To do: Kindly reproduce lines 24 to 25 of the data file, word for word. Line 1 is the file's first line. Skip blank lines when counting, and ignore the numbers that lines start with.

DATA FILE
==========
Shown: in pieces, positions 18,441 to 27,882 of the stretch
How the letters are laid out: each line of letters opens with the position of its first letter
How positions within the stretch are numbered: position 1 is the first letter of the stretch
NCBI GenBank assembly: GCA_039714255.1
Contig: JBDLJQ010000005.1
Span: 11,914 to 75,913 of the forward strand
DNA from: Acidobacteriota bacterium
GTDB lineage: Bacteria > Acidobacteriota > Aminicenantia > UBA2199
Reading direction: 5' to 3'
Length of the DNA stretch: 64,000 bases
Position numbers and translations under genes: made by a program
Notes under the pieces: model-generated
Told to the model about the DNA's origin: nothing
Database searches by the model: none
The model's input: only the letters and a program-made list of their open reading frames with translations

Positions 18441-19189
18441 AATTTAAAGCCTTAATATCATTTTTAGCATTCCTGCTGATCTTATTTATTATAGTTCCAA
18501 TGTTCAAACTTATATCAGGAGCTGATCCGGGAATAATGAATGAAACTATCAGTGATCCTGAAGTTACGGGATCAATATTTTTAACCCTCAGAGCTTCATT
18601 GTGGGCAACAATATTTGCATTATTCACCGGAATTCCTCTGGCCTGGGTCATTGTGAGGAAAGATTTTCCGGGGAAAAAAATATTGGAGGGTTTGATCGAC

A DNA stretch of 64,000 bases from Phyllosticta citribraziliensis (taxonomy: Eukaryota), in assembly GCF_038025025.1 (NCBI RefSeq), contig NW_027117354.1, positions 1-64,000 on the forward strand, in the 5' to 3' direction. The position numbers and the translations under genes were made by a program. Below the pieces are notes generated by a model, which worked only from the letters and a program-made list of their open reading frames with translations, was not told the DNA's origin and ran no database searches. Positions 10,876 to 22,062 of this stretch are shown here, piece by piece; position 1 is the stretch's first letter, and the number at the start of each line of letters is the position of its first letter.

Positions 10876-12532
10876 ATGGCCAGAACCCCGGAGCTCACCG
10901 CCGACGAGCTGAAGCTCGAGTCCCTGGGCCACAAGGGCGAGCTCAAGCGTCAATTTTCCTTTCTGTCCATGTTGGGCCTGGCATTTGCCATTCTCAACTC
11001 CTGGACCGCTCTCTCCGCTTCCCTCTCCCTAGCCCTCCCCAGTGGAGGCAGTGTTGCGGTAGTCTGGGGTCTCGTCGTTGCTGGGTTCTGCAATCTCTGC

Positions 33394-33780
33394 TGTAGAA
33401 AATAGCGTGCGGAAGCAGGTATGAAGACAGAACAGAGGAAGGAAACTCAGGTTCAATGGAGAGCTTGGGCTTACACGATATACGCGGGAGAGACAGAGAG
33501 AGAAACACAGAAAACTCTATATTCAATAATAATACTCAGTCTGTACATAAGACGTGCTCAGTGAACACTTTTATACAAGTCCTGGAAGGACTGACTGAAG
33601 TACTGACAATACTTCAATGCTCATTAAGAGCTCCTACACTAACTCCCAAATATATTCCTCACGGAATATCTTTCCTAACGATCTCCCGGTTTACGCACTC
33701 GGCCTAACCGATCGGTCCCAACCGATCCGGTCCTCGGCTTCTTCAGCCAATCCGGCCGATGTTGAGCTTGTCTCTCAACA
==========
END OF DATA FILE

11001 CTGGACCGCTCTCTCCGCTTCCCTCTCCCTAGCCCTCCCCAGTGGAGGCAGTGTTGCGGTAGTCTGGGGTCTCGTCGTTGCTGGGTTCTGCAATCTCTGC

Positions 33394-33780